For many years, I worked for a large, global public relations agency. In that time, there was a recurrent theme among my clients - they wanted their campaigns to be aimed at “the general public.” It didn’t take long to show them that this was an ineffective approach for having a true impact.
Defining your target audience is critical to successful communications. While it may feel constraining to define a specific outreach target, remember you’re not leaving anyone out. You’re just choosing where to focus your resources - time, money, staff - while having the greatest impact.
When I work with clients on audience identification, we spend time researching, brainstorming, doing more research, and then categorizing for maximum effect. It’s a valuable, and highly recommended, process. But if you’re not in a position to undertake that effort now, don’t worry. Here’s a quick cheat sheet to bridge the gap.
Know your broad categories
When you’re considering who you’re trying to reach, try breaking down your targets into these three categories:
Primary - People from whom you want the most action. These are the folks who matter most. Everything you say, do, and write should be aimed directly at these people.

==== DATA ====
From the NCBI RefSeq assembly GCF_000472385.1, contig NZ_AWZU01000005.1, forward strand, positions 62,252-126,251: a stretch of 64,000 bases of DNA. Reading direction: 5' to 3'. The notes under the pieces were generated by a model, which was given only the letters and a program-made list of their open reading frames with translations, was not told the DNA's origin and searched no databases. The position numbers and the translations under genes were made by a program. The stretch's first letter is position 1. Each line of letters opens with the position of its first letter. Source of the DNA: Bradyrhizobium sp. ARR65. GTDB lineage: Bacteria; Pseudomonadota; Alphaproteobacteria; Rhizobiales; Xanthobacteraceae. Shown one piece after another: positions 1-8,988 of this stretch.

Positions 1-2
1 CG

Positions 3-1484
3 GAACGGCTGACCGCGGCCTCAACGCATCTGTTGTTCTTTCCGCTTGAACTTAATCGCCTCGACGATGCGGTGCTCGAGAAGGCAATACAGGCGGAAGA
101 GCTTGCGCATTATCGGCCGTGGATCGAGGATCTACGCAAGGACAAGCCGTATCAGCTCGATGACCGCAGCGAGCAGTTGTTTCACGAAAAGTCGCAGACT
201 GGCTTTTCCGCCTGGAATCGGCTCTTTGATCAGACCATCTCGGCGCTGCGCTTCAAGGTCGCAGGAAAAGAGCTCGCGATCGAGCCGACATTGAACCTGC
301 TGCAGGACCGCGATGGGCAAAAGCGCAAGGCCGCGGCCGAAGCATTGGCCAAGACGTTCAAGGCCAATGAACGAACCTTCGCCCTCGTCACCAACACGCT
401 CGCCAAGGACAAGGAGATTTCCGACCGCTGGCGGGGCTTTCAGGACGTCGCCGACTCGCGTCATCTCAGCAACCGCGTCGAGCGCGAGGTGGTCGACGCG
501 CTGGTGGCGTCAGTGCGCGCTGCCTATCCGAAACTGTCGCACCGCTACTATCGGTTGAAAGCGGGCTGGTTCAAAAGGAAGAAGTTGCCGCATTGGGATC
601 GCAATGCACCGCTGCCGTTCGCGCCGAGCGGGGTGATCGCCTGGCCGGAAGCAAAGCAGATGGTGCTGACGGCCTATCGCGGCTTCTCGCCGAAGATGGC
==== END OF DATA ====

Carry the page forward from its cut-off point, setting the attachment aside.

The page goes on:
Secondary - People who help you reach your primary audience. For example, if your primary audience is state level lawmakers, then a secondary audience might be local media covering the state house.
Tertiary - Professional and social organizations that provide access to your primary and secondary audiences. If you’re trying to reach those state level lawmakers, then consider accepting the invite to speak at the NCSL meeting.
Now, what do you do with this information?
Your primary audience will drive all of your communication, determining what messages you use, where you schedule speaking engagements, what events you schedule, and what media you reach out to. It also will determine your social media content, including what you might blog or podcast about and what resources you’ll share through sites like Twitter, LinkedIn, and Instagram. If an activity does not reach your primary audience, consider whether or not it makes sense to dedicate time and effort to it. It’s okay, and smart even, to step away from activities and events that aren’t serving your primary audience.
Stay on target
Targeting your audience will maximize your resources and increase the effectiveness of your communications efforts. If a more comprehensive audience identification exercise isn’t in the cards for you right now, that’s okay. Do some interim targeting to keep you moving forward. You’ll be glad you did.
If you want to dive deeper on your specific audience identification needs, hit up the Contact page and let me know.